Coming up on today's show:
- Today, President Donald Trump announced his decision to pull the United States out of the historic Paris climate accord. For a look at how the rest of the world may move forward without U.S. leadership on the issue, The Takeaway turns to Joanna Lewis, an associate professor of science, technology, and international affairs at Georgetown University, and author of "Green Innovation in China," and Andrew Light, a distinguished senior fellow in the Global Climate Program at the World Resources Institute, and a former senior adviser and India counselor to the U.S. special envoy on climate change at the State Department.
- Last year, a man California man named Marvin Mutch was released from prison after 40 years. "The Trials of Marvin Mutch," the latest series from KQED's podcast Q'ed Up, re-investigates the murder case that put Marvin in prison, and tracks four decades of prison policy through his story. KQED criminal justice reporter Alex Emslie shares his findings today on The Takeaway.
- A labor activist investigating a factory in China that makes shoes for the Ivanka Trump brand has been detained by Chinese police and two of his colleagues are missing. Benjamin Haas, China correspondent for The Guardian, discusses the motivations behind the detainment, and the latest on the investigation.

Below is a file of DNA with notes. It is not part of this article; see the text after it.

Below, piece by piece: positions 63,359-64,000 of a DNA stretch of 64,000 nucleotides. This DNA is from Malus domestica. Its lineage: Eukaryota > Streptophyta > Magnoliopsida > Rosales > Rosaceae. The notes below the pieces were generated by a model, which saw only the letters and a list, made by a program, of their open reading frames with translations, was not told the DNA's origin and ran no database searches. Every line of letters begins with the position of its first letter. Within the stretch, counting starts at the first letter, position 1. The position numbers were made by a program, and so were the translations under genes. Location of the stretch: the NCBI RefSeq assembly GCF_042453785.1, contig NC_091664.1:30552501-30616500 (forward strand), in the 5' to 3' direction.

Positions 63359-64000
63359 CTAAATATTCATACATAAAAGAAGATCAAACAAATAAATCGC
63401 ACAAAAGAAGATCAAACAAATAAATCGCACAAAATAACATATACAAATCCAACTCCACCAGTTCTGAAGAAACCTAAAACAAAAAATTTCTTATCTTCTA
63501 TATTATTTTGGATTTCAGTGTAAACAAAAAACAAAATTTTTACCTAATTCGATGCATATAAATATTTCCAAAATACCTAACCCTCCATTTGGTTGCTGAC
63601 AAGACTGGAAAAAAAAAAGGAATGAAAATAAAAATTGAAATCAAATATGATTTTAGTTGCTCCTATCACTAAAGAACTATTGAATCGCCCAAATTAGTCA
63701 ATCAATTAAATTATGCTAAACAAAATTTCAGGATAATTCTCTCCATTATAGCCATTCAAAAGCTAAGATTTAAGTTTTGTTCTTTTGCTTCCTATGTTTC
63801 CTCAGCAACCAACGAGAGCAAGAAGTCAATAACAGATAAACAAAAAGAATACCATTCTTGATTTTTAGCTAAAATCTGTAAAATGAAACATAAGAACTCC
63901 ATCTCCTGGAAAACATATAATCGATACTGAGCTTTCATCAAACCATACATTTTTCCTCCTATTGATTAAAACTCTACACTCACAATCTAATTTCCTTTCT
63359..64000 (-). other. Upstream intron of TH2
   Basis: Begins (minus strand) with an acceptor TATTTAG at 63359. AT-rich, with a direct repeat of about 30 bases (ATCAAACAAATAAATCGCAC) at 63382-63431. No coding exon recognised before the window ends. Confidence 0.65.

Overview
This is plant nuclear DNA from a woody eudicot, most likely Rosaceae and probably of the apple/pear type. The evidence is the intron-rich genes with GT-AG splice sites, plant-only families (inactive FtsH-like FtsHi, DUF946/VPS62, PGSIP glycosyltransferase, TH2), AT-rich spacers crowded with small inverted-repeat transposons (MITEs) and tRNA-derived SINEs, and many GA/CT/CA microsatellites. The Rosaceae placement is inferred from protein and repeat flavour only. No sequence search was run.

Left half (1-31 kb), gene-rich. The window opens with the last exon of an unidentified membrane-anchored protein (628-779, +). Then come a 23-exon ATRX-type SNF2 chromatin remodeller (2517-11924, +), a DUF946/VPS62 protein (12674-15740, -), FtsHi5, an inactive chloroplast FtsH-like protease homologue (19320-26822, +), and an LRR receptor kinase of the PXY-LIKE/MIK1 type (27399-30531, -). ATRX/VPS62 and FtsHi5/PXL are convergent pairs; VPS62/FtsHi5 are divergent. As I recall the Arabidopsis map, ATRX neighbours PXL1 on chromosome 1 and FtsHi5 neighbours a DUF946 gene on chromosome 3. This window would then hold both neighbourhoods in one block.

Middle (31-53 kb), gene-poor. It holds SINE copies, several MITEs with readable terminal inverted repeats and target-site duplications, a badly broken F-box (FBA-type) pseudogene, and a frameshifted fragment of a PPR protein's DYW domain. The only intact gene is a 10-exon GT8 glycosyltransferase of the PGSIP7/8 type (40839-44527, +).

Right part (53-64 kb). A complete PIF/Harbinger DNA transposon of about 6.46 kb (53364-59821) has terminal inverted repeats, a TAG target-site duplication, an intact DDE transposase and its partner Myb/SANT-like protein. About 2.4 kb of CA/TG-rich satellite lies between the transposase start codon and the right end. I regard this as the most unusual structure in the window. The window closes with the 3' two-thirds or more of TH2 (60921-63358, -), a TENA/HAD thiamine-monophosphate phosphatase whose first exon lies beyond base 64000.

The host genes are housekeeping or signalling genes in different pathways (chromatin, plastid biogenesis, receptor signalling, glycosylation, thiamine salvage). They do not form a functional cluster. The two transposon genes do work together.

- To many, Portland represents an enclave of liberalism in the Pacific Northwest. But the city has a long history of racism and white supremacy that dates back to the state's founding in 1859. In the wake of the white nationalist attack that left two dead and one injured, Lisa Bates, an associate professor of Urban Studies and Planning, and director of the Center for Urban Studies at Portland State University, discusses racial tension in The Beaver State's largest city.
- In the wake of the Portland white nationalist attack, Mayor Ted Wheeler is urging the federal government to revoke a permit for a "free speech" rally this Sunday and to refuse a permit for an anti-Muslim march planned for June 10th. Does hate speech contribute to violent attacks like the one in Oregon? If so, should this speech be limited? Toni M. Massaro, a professor and Riepe Chair in Constitutional Law at the University of Arizona James E. Rogers College of Law, weighs in.
- In the 1920s, after oil was discovered beneath their land which had once been considered uninhabitable, members of the Osage Indian Nation in Oklahoma became the richest people per capita in the world. They built mansions, had chauffeurs, and sent their children overseas to study. Then, one by one, they began to be killed off. David Grann, author "Killers of the Flower Moon: The Osage Murders and the Birth of the FBI," explains.
Coming back to President Trump's announcement on the Paris climate accord, we turn to Heather Goldstone, science correspondent for WCAI and WGBH Radio, and Todd Zwillich, Takeaway Washington correspondent. They explain what the president's announcement means for the environment, the economy, and much more.